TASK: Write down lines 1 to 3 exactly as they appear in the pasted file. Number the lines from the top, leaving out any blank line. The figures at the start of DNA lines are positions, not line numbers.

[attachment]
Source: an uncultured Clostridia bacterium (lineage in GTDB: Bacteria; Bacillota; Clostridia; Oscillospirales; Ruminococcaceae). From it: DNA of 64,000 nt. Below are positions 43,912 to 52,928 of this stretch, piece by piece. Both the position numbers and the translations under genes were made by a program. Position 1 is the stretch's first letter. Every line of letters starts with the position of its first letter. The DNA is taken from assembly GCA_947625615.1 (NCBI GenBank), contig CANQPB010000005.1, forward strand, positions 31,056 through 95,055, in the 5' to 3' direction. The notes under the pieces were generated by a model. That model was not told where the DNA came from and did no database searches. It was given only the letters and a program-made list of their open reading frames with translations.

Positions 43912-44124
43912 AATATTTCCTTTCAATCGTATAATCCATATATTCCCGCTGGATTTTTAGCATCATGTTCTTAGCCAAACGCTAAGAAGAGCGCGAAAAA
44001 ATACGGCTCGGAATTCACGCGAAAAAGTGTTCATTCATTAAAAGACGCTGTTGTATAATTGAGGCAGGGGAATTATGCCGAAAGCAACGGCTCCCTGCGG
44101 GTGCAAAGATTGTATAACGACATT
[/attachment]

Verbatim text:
Source: an uncultured Clostridia bacterium (lineage in GTDB: Bacteria; Bacillota; Clostridia; Oscillospirales; Ruminococcaceae). From it: DNA of 64,000 nt. Below are positions 43,912 to 52,928 of this stretch, piece by piece. Both the position numbers and the translations under genes were made by a program. Position 1 is the stretch's first letter. Every line of letters starts with the position of its first letter. The DNA is taken from assembly GCA_947625615.1 (NCBI GenBank), contig CANQPB010000005.1, forward strand, positions 31,056 through 95,055, in the 5' to 3' direction. The notes under the pieces were generated by a model. That model was not told where the DNA came from and did no database searches. It was given only the letters and a program-made list of their open reading frames with translations.

Positions 43912-44124
43912 AATATTTCCTTTCAATCGTATAATCCATATATTCCCGCTGGATTTTTAGCATCATGTTCTTAGCCAAACGCTAAGAAGAGCGCGAAAAA